Emergence is an ill-defined concept so different fields have slightly different definitions; my assumption, without looking at the wiki page, is that it's from pure philosophy perspective. I come from the nonlinear sciences perspective in which we already classify properties as emergent. This doesn't mean that the properties can't be explained in terms of reductionism, but it's not always automatically apparent how the reduced interactions give way to the emergent properties, so it can't be predicted from the reduced "particle interactions" but once you've seen the phenomena you can start trouble-shooting it and seeing how the reduced particle interactions affect emergent outcomes.

Typical properties of emergent phenomena are degeneracy and distributed function, which further complicate said trouble shooting. Degenerate means several different kinds of interactions can lead to the same emergent phenomena and distributed means one reduced interaction may play a part in several different emergent properties. This makes troubleshooting hard. For instance, in biology, if you knock out a gene, other systems may compensate for it, so the effects you're seeing you can't directly contribute to lack of the gene as much as compensation by other protein networks. There's still a reductionist explanation, it's just obscured by the complexity of the system.

I would also agree with arildno that deducibility isn't really relevant.
 
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  • #10
arildno
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I'd say that "emergent" property would, for example, include a statistical deviancy in behaviour of a subsystem relative to statistical behaviour of the whole system.

But, it doesn't follow that that subsystem's deviant behaviour isn't in accordance with the principles governing the WHOLE system.

I would also emphasize ZapperZ's excellent reference.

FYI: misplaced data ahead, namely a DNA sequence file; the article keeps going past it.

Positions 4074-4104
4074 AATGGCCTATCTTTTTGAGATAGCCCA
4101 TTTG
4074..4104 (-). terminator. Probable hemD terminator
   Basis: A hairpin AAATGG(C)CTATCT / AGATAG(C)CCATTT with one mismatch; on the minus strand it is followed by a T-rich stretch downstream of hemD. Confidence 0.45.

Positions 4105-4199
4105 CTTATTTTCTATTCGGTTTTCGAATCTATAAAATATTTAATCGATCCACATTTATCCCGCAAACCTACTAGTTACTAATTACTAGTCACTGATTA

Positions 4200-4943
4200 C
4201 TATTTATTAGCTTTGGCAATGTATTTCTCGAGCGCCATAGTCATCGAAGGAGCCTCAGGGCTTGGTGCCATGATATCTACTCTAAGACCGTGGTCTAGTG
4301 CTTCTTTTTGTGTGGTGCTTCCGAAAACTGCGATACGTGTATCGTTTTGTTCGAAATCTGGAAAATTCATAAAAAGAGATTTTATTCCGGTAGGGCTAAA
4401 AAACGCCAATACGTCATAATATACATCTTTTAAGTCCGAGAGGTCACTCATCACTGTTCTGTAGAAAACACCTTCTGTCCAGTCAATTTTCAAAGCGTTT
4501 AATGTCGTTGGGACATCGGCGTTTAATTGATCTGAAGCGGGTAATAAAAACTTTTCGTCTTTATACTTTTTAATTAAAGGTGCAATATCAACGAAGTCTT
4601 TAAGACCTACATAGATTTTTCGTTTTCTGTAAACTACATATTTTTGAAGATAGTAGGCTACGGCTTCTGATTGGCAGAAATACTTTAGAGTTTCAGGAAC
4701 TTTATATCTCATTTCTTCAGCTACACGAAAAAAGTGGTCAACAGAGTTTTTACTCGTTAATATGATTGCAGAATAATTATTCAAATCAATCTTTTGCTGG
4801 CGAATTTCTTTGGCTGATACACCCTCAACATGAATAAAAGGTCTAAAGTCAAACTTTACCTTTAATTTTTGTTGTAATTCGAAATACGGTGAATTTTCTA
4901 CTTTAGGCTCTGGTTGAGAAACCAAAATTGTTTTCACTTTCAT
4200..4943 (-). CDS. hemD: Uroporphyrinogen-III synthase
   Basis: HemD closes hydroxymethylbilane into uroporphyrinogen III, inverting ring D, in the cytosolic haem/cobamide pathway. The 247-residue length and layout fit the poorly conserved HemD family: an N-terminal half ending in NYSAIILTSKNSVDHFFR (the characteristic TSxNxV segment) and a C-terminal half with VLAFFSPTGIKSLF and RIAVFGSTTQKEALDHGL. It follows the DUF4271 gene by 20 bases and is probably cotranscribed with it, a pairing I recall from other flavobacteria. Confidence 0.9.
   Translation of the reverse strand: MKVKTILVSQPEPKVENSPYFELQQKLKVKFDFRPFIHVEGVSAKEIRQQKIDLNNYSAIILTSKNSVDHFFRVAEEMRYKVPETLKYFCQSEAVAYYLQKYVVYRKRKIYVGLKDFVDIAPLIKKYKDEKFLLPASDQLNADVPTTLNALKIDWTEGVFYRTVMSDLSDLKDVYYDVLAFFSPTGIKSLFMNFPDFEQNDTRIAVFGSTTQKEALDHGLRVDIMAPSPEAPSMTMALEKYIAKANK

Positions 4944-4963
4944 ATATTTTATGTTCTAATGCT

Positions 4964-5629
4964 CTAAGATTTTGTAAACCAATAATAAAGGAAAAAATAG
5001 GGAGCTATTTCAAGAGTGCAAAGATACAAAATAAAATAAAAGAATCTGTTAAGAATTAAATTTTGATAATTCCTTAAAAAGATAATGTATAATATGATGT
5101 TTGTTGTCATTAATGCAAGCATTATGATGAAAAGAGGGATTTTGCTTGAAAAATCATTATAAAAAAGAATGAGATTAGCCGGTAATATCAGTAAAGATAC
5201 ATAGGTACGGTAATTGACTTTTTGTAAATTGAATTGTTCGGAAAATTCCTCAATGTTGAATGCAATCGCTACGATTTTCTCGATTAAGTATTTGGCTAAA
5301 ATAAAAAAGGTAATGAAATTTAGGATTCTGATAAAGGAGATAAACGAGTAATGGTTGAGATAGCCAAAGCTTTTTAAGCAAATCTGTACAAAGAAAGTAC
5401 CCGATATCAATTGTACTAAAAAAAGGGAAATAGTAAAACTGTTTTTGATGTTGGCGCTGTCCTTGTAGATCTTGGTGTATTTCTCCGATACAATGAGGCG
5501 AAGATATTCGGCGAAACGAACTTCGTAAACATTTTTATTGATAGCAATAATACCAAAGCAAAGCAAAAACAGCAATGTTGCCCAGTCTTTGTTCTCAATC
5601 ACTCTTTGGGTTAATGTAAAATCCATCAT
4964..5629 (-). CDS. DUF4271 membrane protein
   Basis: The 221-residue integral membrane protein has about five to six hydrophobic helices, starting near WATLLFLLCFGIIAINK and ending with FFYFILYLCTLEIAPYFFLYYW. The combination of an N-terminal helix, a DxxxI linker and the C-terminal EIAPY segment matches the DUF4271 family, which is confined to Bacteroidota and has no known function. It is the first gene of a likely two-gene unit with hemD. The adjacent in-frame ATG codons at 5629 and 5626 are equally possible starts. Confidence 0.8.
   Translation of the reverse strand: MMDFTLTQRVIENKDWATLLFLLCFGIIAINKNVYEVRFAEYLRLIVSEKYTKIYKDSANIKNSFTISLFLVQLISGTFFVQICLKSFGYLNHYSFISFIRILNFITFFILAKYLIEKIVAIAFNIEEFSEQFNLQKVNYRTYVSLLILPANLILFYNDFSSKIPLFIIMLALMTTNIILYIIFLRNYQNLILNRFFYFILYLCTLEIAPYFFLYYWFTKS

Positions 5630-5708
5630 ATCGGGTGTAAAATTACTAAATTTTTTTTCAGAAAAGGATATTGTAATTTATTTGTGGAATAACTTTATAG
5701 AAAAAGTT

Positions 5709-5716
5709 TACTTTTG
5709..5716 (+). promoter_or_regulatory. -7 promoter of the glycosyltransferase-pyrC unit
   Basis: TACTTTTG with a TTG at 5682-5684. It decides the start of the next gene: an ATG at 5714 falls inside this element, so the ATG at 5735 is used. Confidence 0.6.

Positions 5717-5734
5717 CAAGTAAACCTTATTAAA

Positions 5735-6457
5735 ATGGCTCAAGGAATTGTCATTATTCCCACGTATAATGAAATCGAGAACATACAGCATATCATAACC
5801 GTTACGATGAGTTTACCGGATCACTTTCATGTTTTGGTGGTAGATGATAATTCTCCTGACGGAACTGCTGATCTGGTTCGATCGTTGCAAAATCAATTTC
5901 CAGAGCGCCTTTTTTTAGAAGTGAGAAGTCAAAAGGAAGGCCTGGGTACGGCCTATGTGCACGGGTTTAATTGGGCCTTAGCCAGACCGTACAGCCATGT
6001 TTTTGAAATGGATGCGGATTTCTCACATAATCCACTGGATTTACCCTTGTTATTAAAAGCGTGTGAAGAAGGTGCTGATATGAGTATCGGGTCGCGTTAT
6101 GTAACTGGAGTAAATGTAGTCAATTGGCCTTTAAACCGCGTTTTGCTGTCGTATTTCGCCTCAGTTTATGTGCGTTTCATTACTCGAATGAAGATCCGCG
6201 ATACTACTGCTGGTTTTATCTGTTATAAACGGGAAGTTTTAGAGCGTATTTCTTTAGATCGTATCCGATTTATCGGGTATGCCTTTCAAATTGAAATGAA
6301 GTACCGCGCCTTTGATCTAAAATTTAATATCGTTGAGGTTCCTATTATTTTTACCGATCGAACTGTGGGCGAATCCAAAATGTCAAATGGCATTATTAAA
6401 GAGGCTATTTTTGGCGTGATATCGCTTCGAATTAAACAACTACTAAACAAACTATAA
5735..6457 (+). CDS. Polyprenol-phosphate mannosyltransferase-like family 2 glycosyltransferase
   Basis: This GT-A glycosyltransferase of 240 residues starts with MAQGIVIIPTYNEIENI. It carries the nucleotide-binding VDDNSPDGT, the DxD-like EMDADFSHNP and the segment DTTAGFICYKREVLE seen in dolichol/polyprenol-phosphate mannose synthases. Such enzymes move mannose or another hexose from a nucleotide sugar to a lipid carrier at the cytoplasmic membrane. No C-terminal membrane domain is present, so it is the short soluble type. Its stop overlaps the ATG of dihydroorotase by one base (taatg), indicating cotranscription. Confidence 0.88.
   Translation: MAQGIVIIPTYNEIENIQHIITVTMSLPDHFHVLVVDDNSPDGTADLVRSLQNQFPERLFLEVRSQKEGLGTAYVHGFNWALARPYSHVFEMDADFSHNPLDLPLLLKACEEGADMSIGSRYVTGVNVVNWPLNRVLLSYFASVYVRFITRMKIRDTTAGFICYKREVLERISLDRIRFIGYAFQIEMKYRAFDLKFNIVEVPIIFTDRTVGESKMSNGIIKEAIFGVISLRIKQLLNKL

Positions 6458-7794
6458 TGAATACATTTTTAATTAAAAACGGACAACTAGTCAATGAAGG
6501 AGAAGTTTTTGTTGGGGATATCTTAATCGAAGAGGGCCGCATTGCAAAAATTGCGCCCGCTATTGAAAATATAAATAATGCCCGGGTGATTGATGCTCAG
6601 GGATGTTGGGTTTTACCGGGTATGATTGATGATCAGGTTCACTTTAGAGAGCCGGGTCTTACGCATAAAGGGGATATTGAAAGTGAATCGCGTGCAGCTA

• #11
Diderot
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Pythagorean,
For instance, in biology, if you knock out a gene, other systems may compensate for it, so the effects you're seeing you can't directly contribute to lack of the gene as much as compensation by other protein networks. There's still a reductionist explanation, it's just obscured by the complexity of the system.
I would prefer not go there. I want to keep it 'simple': H2O, does it posses 'emergent' properties or not?. I take it from your answer that you don't believe in emergent properties [edit: with regard to water] of the irreducible kind.

ZapperZ,
Abstract: "In 1972, P.W.Anderson suggested that `More is Different', meaning that complex physical systems may exhibit behavior that cannot be understood only in terms of the laws governing their microscopic constituents."
My question isn't about complex physical systems. My question is about water. Boy, you must have missed the OP.
 
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  • #12
ZapperZ
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ZapperZ,

My question isn't about complex physical systems. My question is about water. Boy, you must have missed the OP.

I didn't! You asked this!

I wonder if the concept of emergent properties has become main stream in modern physics. If so, what happened to reductionism?